The Treasury Department this week released a study on the current expected credit loss (CECL) standard – as required by Congress – to determine if any changes are needed to financial institutions’ regulatory capital requirements. CECL is set to take effect for credit unions in 2023; NAFCU has long held that credit unions should be exempt from the standard due to their unique capital framework.In the report, Treasury said it has monitored “CECL’s potential effects on regulatory capital and financial institutions’ lending practices” as some institutions have begun to implement the standard. However, it noted that “[a] definitive assessment of the impact of CECL on regulatory capital is not currently feasible, in light of the state of CECL implementation across financial institutions and current market dynamics.”“Drawing conclusions right now regarding CECL’s impact since its initial implementation in early 2020 is challenging because CECL has not been fully implemented by all entities, and numerous market factors relating to the COVID-19 global pandemic (including government responses) have affected the economy, financial institutions, and borrowing and lending dynamics,” the report stated. “While some information has emerged indicating that credit availability declined and lending standards tightened in some financial product categories in early 2020, identifying a definitive linkage between any such trends and the introduction of CECL is difficult due to various factors related to the COVID-19 global pandemic.”Treasury also made several recommendations, including that financial institution regulators should continue to monitor CECL’s impact on capital and lending practices and adjust capital requirements if necessary. It also said prudential regulators should extend or amend transitional relief already granted as needed. continue reading » ShareShareSharePrintMailGooglePinterestDiggRedditStumbleuponDeliciousBufferTumblr
Australia: Ove Arup & Partners is to study options for a 40 km rail link to serve the coastal resorts of Caloundra and Maroochydore north of Brisbane.Austria: ÖBB has ordered 1314 electronic door mechanisms from Faiveley, which is also supplying 120 doors to LHB for LINT railcars being built for DB.Brazil: MRS Logistica SA has contracted Tecfer to overhaul 7 GE diesel shunters; the 720hp Cooper-Bessemer engines will be replaced by rehabilitated Alco/Hatch & Kirk 1000hp 6-251B units.Canada: CN and CP are planning to outsource jointly brake component maintenance, following earlier joint communications and control tenders (RG 7.97 p437).France: Alcatel Alsthom has won a Fr1bn turnkey contract to supply a long-distance communications network for SNCF and Cegetel, for commissioning by 2002.SNCF has exercised an option for 16 double-deck TER2N two-car EMUs to be built by ANF Industrie and GEC Alsthom for Fr425m, bringing the total fleet to 76.Great Britain: BT Global Technology & Consultancy has won a £5m five-year contract from Siemens as part of a programme to implement cab radio for Railtrack in southern England.New Zealand: Tranz Rail is buying 16 coaches from Auckland’s Mainline Steam Trust and 45 ex-BR MkII coaches from Britain to augment its fleet.Slovakia: ZSR has bought 10 air-conditioned 160 km/h Type WLABmee couchette cars from DWA; they were built in 1994-96 for RZD, but not delivered.Sweden: Nordwaggon AB has ordered 100 close-coupled wagons from Deutsche Waggonbau Niesky for delivery in 1999.Syria: Wagon Pars Co of Iran is building 500 tank wagons for CFS.Taiwan: TRA has called tenders for supply of train radio equipment, including 36 base stations and 60 sets of on-train transmitter/receivers.Thailand: Cogifer and Italian Thai Development Public Co Ltd have won a US$15m contract to double SRT’s 61 km Klong Rangsit – Ban Phachi line.Turkey: TCDD has extended a deadline to tender for construction of 60 electric locomotives to August 20.USA: Bombardier and GEC Alsthom have won a C$52m contract to build six ’American Flyer’ electric locos to operate MARC commuter trains in Baltimore; the 200 km/h locos will have stainless steel bodies with a crashworthy cab design.On July 11 New York MTA signed the US$907m contract for Bombardier to supply 680 R-142 metro cars (RG 6.97 p362). Deliveries are to start in 1999.Wisconsin Central has ordered 100 hi-cube boxcars from Greenbrier for $7m.MBTA has awarded a $7m contract to ABC Rail Products subsidiary AST Inc for signalling on its 16 km commuter rail extension from Ipswich to Newburyport.Uruguay: AFE plans to call tenders for lease of additional rolling stock to work suburban services in Montevideo.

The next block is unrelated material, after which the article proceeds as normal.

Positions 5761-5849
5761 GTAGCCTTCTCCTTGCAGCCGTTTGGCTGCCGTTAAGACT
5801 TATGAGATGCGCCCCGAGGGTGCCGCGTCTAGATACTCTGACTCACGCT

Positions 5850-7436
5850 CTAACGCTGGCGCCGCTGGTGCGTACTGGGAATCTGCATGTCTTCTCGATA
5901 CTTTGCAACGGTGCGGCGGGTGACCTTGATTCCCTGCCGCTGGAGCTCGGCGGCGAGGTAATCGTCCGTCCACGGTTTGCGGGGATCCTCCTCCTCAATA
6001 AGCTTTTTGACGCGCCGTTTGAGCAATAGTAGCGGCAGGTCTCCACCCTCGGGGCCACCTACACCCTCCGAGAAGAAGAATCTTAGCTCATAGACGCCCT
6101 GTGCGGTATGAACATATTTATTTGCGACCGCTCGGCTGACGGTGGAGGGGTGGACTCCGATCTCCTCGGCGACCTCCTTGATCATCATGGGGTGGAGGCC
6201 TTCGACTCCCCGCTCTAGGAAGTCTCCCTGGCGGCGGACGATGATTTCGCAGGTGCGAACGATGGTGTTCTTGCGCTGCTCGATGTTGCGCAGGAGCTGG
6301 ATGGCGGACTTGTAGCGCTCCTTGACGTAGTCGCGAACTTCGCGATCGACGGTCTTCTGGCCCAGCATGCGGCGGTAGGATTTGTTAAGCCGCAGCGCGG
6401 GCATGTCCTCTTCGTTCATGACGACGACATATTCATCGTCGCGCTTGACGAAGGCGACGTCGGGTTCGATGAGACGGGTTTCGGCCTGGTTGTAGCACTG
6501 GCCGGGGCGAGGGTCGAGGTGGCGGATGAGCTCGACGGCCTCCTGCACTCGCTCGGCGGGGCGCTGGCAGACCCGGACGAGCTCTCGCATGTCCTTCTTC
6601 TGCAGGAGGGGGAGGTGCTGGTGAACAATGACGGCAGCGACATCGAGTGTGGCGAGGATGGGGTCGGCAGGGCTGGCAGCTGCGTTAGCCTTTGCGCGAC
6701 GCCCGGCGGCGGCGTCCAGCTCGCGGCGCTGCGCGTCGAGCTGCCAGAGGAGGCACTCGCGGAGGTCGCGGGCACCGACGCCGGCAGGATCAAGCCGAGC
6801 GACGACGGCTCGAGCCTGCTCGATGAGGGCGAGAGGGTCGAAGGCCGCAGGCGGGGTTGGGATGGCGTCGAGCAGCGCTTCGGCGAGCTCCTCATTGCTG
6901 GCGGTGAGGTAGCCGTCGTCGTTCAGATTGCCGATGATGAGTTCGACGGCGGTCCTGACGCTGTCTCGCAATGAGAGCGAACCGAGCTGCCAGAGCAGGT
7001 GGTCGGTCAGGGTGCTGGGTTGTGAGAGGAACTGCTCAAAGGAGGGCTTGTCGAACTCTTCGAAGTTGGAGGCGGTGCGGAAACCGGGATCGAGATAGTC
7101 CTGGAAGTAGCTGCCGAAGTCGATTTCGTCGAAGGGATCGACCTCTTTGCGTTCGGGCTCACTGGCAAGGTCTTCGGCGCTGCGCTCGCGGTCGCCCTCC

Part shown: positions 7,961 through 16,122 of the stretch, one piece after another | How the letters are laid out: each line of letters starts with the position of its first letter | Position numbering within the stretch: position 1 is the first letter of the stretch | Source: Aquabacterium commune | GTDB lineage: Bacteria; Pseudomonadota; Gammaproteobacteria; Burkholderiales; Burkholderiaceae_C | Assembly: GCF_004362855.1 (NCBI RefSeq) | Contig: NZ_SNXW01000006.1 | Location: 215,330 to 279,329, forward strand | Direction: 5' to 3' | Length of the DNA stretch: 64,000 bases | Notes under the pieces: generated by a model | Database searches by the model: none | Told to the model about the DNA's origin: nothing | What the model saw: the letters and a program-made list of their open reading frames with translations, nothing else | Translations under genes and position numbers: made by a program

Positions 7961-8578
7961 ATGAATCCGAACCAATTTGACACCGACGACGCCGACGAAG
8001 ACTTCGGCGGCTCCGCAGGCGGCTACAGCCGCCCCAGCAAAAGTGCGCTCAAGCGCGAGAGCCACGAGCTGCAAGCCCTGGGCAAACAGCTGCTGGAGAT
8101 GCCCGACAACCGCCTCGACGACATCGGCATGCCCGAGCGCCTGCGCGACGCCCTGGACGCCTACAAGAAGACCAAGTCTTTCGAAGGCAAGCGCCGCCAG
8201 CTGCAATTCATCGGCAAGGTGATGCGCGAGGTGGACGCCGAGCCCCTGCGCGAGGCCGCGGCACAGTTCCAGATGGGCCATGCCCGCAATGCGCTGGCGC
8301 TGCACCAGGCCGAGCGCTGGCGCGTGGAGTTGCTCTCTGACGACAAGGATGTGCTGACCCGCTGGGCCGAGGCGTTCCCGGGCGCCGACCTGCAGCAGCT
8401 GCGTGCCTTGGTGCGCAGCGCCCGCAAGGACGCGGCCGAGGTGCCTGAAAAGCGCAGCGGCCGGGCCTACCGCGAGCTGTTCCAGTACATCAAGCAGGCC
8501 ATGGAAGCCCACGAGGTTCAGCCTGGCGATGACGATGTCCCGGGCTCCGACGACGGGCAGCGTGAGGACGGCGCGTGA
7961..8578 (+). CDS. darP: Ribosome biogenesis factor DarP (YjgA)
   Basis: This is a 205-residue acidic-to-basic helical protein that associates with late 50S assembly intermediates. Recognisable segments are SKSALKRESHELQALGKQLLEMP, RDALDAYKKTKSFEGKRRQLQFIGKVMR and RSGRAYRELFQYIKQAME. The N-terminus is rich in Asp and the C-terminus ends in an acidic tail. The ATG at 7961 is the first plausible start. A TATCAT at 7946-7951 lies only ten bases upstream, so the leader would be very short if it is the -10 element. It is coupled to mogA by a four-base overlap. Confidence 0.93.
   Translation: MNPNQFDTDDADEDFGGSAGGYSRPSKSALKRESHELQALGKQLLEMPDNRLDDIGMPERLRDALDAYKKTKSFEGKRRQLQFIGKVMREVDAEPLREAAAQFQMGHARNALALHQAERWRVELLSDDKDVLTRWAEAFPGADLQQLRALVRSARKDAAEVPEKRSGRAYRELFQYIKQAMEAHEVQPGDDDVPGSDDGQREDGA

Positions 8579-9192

BRITT (RADIO IOWA) — An iconic breakfast and lunch restaurant in Hancock County is starting to hit its stride again.Earlier this month, Mary Jo’s Hobo House in Britt reopened its dining room under specific guidelines set down by the state. Owner Mary Jo Hughes says this has been a tough spring. “I’m not going to lie. It was bad,” Hughes says.“I’ve been in business for 26 years and I’ll tell you, I’ve never been through anything like this before. It was worse than when we had major snowstorms, we’d have more customers than we did through this.”Hughes says she had to be creative and innovative — and almost go into survival mode to get through the near shutdown the governor ordered during the pandemic. “I had to put my waitress, which is my sister, on unemployment, so that would free that money up so I could go on and then I ran it myself,” Hughes says. “I would be the one to answer the phone, cook the order, pack the order, ring up the order and I did that every day because you went from having, you know, like a restaurant full of people in the morning to maybe seeing maybe Monday through Thursday four customers — a day. That is it.”Hughes says there were a few bright spots. Her weekend business was fairly steady. “My Friday, Saturday and Sunday were really good because we had a lot of breakfasts during those days,” she says, “and then we even delivered, so that helped.” Her nephew came from nearby Thompson to deliver to customers in the Britt area. Still, the pandemic and resulting near shutdown have taken its toll.“Everything that I had saved over the winter because I had a good January, February and the first part of March going — it was probably one of the best winters we had had — and all that money is gone,” Hughes says. Hughes began to worry about the future of her business. She applied for financial help from the state and federal government, but got nothing. She went from making over 600 pots of coffee in one month to just eight.“There were days I thought: ‘Why don’t I just lock it up and forget it?’ but then you still have your electric bill coming. You still have your insurance you have to pay,” she says, “so whatever money I could take in, that would help pay those bills.” Hughes is now focused on getting her customers base back to what it once was, but she knows what she faces in this challenge.“I don’t want this to be my new normal. I want to have my old normal back,” Hughes says. “You know, all we can do is we open our door and put out a sign that says ‘OPEN’ on the street — and hopefully they’re going to come back.”Britt is home to the National Hobo Museum. The community’s annual “National Hobo Convention” is scheduled in August, to celebrate the migrant workers who traveled the country, hopping on and off rail cars.